With the development of the new generation of large language models (ChatGPT, Bard, etcetera) we are seeing the first hints of an accelerating pace in the progress of artificial intelligence. These innovations may turn out to be good for humanity (with all problems we have already identified, bias, misinformation, work displacement, etc.), but their possibly exponential (and more-than-exponential) rate of change is something we cannot fathom, and is in and of itself the source of large risks.
As my friend David Orban likes to put it, these are "jolting technologies" - jolt is the third derivative of a quantity. We are accustomed to increases in speed (acceleration, a second derivative) but we are not used to increases in acceleration (jolt). What we might be looking at, in the case of technological developments in the AI area, is something that seems to start as a straight-looking, innocuous slope, which soon turns into an upward-curving trend, and then suddenly becomes a real wall in no time. We cannot comprehend this behavior, because we have no everyday analogue in real life, but these processes do exist.

This potential AI-powered disruption of the way human society works, with its complex balances and imbalances, might one day be looked back at with a warm feeling: evolutionary pushes at work toward a better society, where benign AGI helpers solve our huge problems. But this is only one scenario, and we have indications that it is not the most likely one. So we need to ponder deeply on what ways we have to lead these changes in the right direction. A no-control sudden expansion of the application of AI-powered tools is very, very problematic.

For the above reason, I signed the recent open letter on a 6-months moratorium on further AI developments. And I am happy to see that many AI experts agree on the contents of that letter. But not everybody agrees, in truth. Andrew Ng, a world-leading expert, claims he does not get what the "existential risks" of AI development are, and in a tweet I read today he invites input:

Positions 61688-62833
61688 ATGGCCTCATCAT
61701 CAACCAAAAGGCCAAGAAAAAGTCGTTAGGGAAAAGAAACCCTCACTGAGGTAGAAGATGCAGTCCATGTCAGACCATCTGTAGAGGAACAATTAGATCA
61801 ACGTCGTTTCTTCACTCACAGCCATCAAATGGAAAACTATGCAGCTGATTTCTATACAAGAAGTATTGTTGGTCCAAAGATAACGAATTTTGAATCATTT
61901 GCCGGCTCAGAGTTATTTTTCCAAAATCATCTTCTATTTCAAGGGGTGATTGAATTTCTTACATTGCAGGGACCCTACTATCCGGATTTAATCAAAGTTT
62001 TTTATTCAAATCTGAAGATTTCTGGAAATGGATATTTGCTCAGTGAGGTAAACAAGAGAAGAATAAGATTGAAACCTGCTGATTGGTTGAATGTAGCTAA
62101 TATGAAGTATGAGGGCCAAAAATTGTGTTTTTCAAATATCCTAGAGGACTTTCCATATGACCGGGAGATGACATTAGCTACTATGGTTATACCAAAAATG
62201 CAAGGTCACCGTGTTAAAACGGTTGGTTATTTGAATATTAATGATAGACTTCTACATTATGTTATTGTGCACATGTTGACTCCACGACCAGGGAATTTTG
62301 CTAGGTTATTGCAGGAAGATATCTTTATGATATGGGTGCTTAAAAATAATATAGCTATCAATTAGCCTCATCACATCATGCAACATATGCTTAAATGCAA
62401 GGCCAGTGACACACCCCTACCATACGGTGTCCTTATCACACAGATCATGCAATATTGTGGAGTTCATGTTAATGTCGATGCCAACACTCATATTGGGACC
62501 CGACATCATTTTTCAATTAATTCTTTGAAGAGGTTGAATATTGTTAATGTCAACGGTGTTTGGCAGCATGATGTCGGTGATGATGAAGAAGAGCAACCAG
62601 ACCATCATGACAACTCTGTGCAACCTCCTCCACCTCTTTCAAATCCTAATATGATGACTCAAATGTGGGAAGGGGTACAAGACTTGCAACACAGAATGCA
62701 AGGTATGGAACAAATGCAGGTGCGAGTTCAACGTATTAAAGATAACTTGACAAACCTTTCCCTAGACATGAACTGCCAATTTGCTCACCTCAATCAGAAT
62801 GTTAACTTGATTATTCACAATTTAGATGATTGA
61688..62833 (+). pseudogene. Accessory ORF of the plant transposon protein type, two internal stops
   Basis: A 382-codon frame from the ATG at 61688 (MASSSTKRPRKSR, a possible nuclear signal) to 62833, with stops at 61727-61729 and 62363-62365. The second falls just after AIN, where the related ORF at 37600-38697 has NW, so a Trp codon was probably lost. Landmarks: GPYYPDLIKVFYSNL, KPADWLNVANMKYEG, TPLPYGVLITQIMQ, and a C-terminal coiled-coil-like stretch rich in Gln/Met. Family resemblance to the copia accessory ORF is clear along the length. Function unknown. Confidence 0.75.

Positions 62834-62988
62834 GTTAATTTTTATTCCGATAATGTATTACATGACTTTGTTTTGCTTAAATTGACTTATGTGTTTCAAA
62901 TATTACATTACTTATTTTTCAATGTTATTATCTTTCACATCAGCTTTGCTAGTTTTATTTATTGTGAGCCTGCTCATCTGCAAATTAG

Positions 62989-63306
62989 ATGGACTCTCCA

(original tweet here).

This prompted me to try and answer his question, so I wish to share my answer with you here. Please find my answer below, and feel free to add your comments in the thread, it would be very much appreciated to hear your point of view on the matter - an urgent and compelling one for everybody, if you ask me.


Hi Andrew, since you asked for feedback - consider the impressive potential for change -in finance, society, politics, human behavior that AI applications have; we are only seeing the tip of the iceberg at this juncture. Then consider the fact that humanity does not cope well with disruptive changes happening on too short time scales: we simply can't adapt so quickly, due to infrastructures that are not meant for such flexibility. What you get is a huge risk of global warfare triggered by those socio-political earthquakes. 

Imagine, e.g., somebody in China developing some AI that breaks the stock-market overnight, emptying the pockets of rich corporations in the West. That would already be, in the mind of many, reason for waging war. And that is only a silly example.

We simply cannot model the events that may take place when powerful, fast-acting innovations are introduced in the global markets. Hence we must get equipped with such capabilities in order to get prepared before these hypotheses become real risks.

When you hear about "existential risk" you should put this into context; it is not the risk of being turned into paper-clips by a narrowly-tasked AGI. It is, rather, the potential chain reaction of phenomena too fast to be comprehended and coped with. 

Just my 2c.